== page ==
Swiftpoint Limited has signed a global licensing agreement with Belkin international which will see Swiftpoint’s patented GesturePoint hardware and software technology integrated into devices for sale by Belkin to customers worldwide.
Swiftpoint’s CEO Grant Odgers says the GesturePoint technology integrates mouse pointer and touch gesture inputs. Users of tablets, notebooks, smartphones and PCs can get all the high accuracy and efficiency benefits of a mouse, while also intuitively supporting the gesture functions now standard in modern operating systems.
“We’re delighted with the licensing agreement,” Odgers says. “Belkin is one of the world’s largest suppliers of IT peripherals with well-established retail channels throughout the US, Europe and Asia Pacific. In addition to its range of smartphone, tablet and PC accessories, Belkin now has a 30 percent share of the home and small business networking market in the US and has aggressive expansion plans with a range of new home automation products. Belkin is not just a high street retail provider, it is also successfully developing channel relationships with high-end IT solutions companies. Swiftpoint’s technology combined with Belkin’s global manufacturing and distribution muscle is a powerful combination.”
Ben Thacker, global vice president of enterprise business, Belkin International, says Swiftpoint’s GesturePoint technology will be a key component of a whole new type of accessory for personal and desktop devices to be launched later this year.
"Belkin's customer-driven product development strategy is to create and deliver a complete ecosystem of accessories that optimize the use of technology in office, classroom, IT infrastructure, and mobile environments,” Thacker says.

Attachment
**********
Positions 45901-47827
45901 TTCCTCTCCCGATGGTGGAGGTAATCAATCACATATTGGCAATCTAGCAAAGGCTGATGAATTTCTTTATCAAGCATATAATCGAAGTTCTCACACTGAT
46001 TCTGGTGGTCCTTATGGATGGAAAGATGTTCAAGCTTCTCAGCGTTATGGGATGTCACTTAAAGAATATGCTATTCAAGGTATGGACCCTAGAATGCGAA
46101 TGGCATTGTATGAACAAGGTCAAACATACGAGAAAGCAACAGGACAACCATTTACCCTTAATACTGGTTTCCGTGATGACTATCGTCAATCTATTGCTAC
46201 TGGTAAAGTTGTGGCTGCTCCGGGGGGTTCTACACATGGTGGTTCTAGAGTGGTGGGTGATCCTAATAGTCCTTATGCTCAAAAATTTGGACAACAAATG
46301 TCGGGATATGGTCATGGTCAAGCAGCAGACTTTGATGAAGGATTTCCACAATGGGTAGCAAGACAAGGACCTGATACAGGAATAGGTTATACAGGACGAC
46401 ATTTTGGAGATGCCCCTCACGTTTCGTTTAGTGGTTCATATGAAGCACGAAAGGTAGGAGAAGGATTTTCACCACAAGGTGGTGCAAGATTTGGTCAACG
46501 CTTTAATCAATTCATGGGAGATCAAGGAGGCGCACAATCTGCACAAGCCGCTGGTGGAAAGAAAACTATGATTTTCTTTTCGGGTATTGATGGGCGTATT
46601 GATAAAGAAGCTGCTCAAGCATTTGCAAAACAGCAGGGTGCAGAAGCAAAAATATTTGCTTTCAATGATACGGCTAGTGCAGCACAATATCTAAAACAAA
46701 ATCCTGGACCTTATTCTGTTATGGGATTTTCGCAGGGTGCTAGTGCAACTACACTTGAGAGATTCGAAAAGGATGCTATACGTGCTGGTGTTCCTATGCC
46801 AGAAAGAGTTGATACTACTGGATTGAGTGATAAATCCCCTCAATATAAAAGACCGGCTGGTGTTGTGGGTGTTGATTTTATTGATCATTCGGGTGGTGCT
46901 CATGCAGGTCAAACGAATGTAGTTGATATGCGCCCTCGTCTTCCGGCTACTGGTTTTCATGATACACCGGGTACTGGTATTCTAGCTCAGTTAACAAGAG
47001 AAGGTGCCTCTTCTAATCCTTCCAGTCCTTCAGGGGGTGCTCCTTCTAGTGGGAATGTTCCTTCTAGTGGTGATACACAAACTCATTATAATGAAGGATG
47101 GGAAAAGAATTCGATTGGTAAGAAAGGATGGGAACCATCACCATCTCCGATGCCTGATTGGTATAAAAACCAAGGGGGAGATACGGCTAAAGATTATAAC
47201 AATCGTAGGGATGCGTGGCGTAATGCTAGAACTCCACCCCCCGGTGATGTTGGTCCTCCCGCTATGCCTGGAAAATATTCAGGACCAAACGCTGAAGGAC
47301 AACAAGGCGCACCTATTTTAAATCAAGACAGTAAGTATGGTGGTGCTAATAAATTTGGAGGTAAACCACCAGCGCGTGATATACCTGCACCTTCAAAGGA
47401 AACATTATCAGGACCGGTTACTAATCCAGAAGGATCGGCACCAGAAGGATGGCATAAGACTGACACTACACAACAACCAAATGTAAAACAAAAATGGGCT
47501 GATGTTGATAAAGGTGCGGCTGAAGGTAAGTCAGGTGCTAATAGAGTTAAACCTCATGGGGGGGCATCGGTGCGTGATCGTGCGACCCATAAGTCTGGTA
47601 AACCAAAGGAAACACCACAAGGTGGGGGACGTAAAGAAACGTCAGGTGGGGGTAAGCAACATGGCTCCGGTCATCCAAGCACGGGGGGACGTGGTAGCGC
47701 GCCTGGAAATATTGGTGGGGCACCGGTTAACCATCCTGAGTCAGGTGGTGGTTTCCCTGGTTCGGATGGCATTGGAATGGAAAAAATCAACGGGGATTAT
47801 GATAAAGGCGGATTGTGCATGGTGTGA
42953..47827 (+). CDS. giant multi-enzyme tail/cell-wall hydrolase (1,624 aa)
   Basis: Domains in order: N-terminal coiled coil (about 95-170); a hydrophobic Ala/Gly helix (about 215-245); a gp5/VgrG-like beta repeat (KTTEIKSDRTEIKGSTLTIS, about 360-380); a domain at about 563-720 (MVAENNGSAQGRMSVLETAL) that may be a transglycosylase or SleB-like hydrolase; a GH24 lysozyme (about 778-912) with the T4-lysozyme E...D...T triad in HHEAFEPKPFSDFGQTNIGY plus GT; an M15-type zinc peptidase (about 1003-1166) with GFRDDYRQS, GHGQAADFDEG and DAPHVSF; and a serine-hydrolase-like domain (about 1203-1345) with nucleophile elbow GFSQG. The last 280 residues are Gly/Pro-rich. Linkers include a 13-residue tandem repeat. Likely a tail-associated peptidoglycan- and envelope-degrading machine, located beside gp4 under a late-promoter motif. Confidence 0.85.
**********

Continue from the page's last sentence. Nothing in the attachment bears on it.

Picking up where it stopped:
“The licensing agreement with Swiftpoint enables us to satisfy a strong and unmet market need for a solution that brings together mouse and gesture inputs into a single user-friendly accessory.”
Swiftpoint’s Grant Odgers says the GesturePoint technology is an evolution of the company’s innovative portable mobile mouse launched in 2010 to critical acclaim. The ergonomic ‘pen grip’ design caught the attention of Popular Science magazine, where it made the magazine’s top 100 inventions of the year list. The Wall Street Journal rated the mouse above the best mobile mice from Logitech and Microsoft, and the mouse went on to became a top seller on Costco.com, the second-largest retail chain in the US.
Swiftpoint has filed patents worldwide, not only related to its first device but also a number of HCI (Human Computer Interface) innovations, many of these in the field of touch and gesture technology.
“We’ve had ideas and filed patents around touch/gesture technology for a decade, but it was only quite recently that our IP has become relevant in the marketplace due to a truly fundamental change in the way people interact with computers,” Grant Odgers says. “All of today’s computing devices are now optimized for touch (gesture-based) use, and it’s not only limited to tablets and smartphones, it includes laptop and desktop computers that use Windows 8 or Mac OS X.”
However, Grant Odgers says, touch screens are not ‘one size fits all’ – they do not work well in productive laptop/desktop environments, and often users try to make touch gestures with a standard mouse, which is not ideal.
“Take for example, the latest release of Microsoft Office 2013. It has touch and gesture features built in, but the reality is that doing Excel spreadsheets and Word documents with a touch screen does not work well at all. So we still use a keyboard and mouse and miss out on the great touch features that are now built into Word, Excel, and Windows 8.”
Grant Odgers says that many of the major peripheral manufacturers have tried to incorporate touch/gesture into these productive (traditionally keyboard/mouse) computing environments, but – and he quotes PC World’s Jared Newman – “being able to do it all with a single, no-compromise piece of hardware remains an elusive goal”.*
Odgers says the Belkin licensing deal is the first major fruit of a new business growth strategy which sees Swiftpoint exiting manufacturing and distribution in favour of technology license agreements.
“Our Swiftpoint mouse won global awards but has taught us that commercializing intellectual property is a long, hard road. The Belkin licensing deal signals a new paradigm for us, where we get maximum overall returns from our intellectual property.”